The Mis-Casting of Hope Hicks as Fox Communications Director

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Hope Hicks

There’s a difference between sizzle and substance. Fox ignores that at its peril.

There was a certain irony in the news that broke Monday, that Hope Hicks will become executive vp and head of corporate communications for the new Fox once it is untangled from the current Disney/Fox merger. In fact, ironies abounded, though they were probably lost on Hicks herself.

For one thing, a major media organization’s chief spokesperson will now be the woman whose last job was defending the coiner of “Fake News.”

For another, a woman who admitted telling “white lies,” when asked about her White House work by the House Intelligence Committee, will be Fox’s most prominent mouthpiece.

For a third, a person who was sued by a handful of plaintiffs for violating their First Amendment rights (she was accused of helping block them from Donald Trump’s Twitter account) will be the spokesperson for a company whose existence depends on the First Amendment, even when it seems more like a Trump apologist than antagonist.

All this may come as no surprise to Fox bashers, as anyone following Twitter could tell. News of the former White House communications chief’s upcoming job resulted in an avalanche of negative responses.

“Is Hope Hicks going from the White House to Fox considered moving jobs?” one cynic tweeted. Quipped another: “She admitted to lying for Trump in her last job, so she’s perfectly qualified to lie for Trump in her new job.”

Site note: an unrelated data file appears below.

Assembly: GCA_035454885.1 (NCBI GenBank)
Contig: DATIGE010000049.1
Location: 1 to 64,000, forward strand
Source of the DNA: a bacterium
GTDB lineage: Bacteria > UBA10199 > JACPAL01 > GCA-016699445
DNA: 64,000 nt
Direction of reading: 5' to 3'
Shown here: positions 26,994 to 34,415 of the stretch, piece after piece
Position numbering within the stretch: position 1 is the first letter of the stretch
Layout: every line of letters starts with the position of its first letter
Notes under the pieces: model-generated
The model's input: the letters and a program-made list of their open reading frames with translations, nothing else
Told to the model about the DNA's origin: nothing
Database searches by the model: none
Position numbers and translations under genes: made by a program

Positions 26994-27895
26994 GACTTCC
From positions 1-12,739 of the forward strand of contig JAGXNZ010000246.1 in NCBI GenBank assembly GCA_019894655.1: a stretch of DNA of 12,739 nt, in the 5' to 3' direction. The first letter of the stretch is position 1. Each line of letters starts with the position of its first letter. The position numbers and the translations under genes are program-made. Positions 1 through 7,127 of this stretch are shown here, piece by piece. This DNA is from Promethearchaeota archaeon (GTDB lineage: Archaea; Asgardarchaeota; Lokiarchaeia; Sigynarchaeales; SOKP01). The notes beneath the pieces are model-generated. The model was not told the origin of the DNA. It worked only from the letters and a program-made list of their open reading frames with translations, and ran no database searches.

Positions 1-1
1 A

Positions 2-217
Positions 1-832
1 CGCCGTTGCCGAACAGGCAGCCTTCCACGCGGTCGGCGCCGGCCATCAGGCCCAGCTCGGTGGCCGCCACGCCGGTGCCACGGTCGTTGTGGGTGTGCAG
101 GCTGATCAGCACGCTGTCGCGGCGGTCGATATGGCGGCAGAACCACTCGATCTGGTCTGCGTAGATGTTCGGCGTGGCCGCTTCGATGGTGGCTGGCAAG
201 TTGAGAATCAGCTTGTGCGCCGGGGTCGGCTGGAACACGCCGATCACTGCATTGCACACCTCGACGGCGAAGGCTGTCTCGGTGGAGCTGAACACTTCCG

For those used to dealing with corporate spokespeople, who’ve followed their travails as they confront a panoply of issues that go far beyond excusing their bosses, her hire was eyebrow-raising, to say the least.

In an internal memo, Fox told its staffers: “Hope most recently served as White House Communications Director and Director of Strategic Communications for U.S. President Donald Trump. In these roles, she oversaw the administration’s communications strategy and led a team responsible for creating and coordinating key messages relating to economic issues, domestic policies and international affairs.”

“Coordinating key messages” seems almost farcical given Trump’s mastery of the tweet and Hicks’ inability to rein him in. At one point, she reportedly attempted to organize a “tweet committee” that would vet anything he wrote before he hit “send.” That fizzled before it was seriously considered.

And yet her closeness to Trump is considered her greatest credential. “Her most important role [in the White House was] her bond with the candidate,” Paul Manafort, not the most stellar of witnesses, told The New York Times in 2016. “She totally understands him.”

This may be reassuring for her new employers, who’ve dealt with enough personal crises — the Roger Ailes and Bill O’Reilly scandals, the British telephone hacking — that they may wish for a hand-holder of their own; but Hicks won’t just be switching one boss for another (or rather, two others: Rupert Murdoch and his son Lachlan). She will be at the forefront of helping their company navigate a host of government regulations; working with stockholders; liaising with the Fox board; tackling matters of international diplomacy; and, of course, dealing with the inevitable future scandals that might tarnish Fox News — part of the new company, along with Fox Broadcasting, TV and Sports. For all this, she seems woefully unqualified.